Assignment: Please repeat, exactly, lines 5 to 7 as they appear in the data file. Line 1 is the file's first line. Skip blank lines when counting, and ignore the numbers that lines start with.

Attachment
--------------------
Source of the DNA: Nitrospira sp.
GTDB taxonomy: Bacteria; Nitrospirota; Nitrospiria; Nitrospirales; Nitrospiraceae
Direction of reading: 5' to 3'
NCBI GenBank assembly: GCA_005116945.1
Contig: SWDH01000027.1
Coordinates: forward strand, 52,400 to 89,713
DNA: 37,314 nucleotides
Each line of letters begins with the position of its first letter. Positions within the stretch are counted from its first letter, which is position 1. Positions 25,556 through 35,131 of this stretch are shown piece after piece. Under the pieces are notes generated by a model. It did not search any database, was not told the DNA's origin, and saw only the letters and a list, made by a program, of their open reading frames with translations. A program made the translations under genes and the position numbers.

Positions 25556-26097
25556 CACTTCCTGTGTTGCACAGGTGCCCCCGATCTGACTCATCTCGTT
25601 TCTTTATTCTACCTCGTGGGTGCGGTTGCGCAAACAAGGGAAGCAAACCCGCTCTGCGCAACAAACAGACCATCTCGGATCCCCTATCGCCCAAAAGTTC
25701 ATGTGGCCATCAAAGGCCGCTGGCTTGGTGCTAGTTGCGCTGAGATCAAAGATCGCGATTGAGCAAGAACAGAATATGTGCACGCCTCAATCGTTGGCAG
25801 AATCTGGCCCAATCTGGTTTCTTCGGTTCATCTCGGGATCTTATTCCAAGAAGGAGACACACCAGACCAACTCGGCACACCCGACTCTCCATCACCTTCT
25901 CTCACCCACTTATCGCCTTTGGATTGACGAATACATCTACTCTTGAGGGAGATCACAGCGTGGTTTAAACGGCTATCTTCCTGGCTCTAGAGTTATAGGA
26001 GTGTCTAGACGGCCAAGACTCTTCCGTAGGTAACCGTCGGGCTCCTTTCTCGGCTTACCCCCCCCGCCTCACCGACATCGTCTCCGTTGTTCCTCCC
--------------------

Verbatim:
Contig: SWDH01000027.1
Coordinates: forward strand, 52,400 to 89,713
DNA: 37,314 nucleotides